Tales of people and places in America’s north west
The lines, “I’m going west, west, west with you my love/ ‘Cause that’s what’s best for us right now” not only start the album’s opener, ‘Going West’, but perfectly set this second release by Michelle Rivers in the space, freedom and beauty of her Montana home. Nanci Griffiths comes to mind but Michelle Rivers is her own blend of country and bluegrass arrangements with her imaginatively crafted songwriting sung in a voice that sparkles like the waters up in those Montana wilds. Around her, she has gathered some very fine musicians including Barry Bales long-standing bassist with Alison Krauss, fiddler Jenee Fleenor, the first woman to win the CMA Musician of the Year Award, and Emmylou Harris Hot Band slide guitarist Al Perkins.
Having grown up near Nashville from where a steady stream of musicians would come and record in her dad’s nearby home studio Rivers knew that she too would become a musician. A move to Austin followed then Music City’s Belmont University and Waco’s Baylor University where she began songwriting and performing locally. After that it’s those first two lines and off she went to live in north west Montana. Her 2016 debut ‘Breathing on Embers’ was well-received but the layers of sounds on ‘Chasing Somewhere’ definitely take her talents further.
The jaunty fiddle and banjo give ‘Going West’ an old-time country feel as well as the journey’s start with its sunny optimism and hope. That melody just exudes happiness. Remaining on the move Rivers slows down into a more thoughtful mode for ‘Gone‘. In the title track she explains why she embarked on this journey westwards, “I’ve spent all my life chasing somewhere” as she admits, “this lonesome soul was made to roam.” That line reveals a restlessness that pops up throughout the record. ‘Buy Myself A Job’ is about life on the road. A pressing guitar line pushed along by persistent banjo picking adds urgency to get to the next date. The bridge hurries things along further. “This kind of life, you gotta love it or lose it” says it all.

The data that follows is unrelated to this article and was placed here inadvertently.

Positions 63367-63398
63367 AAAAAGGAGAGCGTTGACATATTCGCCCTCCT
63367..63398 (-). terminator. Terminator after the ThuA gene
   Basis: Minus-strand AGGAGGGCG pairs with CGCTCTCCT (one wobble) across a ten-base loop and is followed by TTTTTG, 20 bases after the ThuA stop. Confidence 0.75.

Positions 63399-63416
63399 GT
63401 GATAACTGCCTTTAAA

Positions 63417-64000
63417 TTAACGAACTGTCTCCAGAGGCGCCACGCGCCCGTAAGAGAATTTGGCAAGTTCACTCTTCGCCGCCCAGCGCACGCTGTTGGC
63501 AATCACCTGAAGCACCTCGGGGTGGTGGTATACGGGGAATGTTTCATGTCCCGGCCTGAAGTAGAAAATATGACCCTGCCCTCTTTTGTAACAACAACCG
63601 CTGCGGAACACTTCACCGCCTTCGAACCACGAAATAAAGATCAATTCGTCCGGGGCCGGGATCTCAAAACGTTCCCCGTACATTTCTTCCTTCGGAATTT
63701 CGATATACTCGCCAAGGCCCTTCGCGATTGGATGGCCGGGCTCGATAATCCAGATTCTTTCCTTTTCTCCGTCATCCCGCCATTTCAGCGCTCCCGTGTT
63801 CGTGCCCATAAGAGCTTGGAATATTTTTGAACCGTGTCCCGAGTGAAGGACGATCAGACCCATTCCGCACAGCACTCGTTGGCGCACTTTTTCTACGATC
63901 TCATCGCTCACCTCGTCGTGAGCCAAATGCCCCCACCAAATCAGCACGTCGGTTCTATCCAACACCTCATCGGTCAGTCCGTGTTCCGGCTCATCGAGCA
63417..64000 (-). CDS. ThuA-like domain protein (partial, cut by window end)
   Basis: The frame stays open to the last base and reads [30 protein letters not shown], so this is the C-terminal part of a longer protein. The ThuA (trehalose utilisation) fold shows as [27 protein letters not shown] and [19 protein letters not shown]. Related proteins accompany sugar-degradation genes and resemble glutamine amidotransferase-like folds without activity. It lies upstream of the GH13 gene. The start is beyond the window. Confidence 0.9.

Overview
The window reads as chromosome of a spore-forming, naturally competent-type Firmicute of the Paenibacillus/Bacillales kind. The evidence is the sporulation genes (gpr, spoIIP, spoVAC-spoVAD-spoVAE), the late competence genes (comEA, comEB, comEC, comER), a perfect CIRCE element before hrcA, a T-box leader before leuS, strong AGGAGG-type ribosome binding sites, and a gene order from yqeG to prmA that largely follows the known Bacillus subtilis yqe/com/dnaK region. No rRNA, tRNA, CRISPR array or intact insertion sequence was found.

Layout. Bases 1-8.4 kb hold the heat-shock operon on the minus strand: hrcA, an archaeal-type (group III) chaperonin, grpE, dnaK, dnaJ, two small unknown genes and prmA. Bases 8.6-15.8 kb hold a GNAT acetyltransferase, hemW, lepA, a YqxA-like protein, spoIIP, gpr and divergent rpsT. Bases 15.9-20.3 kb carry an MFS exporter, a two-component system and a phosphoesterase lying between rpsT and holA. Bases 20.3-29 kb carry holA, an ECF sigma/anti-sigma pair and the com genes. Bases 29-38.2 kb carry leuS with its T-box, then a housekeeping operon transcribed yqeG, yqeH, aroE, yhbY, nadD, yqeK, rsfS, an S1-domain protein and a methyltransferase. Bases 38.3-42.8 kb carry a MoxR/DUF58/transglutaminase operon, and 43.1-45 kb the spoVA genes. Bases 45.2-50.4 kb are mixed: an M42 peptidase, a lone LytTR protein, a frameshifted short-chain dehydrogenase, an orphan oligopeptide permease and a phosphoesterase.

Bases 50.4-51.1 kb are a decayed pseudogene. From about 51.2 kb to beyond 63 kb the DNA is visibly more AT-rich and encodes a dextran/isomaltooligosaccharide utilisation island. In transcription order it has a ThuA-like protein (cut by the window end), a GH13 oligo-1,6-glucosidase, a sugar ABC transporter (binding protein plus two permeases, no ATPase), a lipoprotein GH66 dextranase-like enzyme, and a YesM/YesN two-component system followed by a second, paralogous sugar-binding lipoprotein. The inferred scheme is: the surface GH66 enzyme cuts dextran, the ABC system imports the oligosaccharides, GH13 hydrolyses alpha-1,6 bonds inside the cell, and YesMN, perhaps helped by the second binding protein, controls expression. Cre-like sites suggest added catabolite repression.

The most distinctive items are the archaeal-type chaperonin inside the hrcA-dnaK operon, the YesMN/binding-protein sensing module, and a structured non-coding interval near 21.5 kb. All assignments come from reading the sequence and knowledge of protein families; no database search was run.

This theme of movement continues on ‘Flying South’, a quiet muse about leaving the cold north for where was once home in the warmer southern climes. Rivers conveys such deep longing. She also paints vivid pictures of places. ‘This Old Town’ shares the sadness of the surroundings with the loss of someone who left for the big city long ago. Understanding and regret are difficult companions but in this quiet reflection Rivers manages to combine both.
If a criticism had to be found then perhaps Rivers gets too bogged down in the small town and lives that might have been trope but that feels harsh and hardly justified. This is her world that as an artist she conveys.
She also brings people to life. “It’s a pearl snap shirt, it’s the red clay dirt” immediately identifies ‘The Last Cowboy’ who struggles to fit in, being, “denim in a black suit kinda crowd”. Such imagery in a rueful voice is as good as a photo. ‘Waltz Out the Door’ is mournful contrition. Perkins’s steel lengthens the heartstrings as Rivers yearns for one last dance with the man she wished she had not spurned. ‘The River’ and ‘I Choose Us’ place love in a wild and harsh climate. Rivers again contrasts sensations, the warmth of emotion against the cold outside. ‘I’d Rather Be Here’ closes the album with a feeling of acceptance, both of loss but also of place. Whatever has happened Rivers can draw comfort from “I’d rather be here”. A lilting rhythm adds to the sense of forbearance.
‘Chasing Somewhere’ has freshness and sincerity. Rivers has immersed herself in her surroundings and whether place, people or emotion she depicts all with great candour. Her sound that trips lightly across much of americana is a pure pleasure.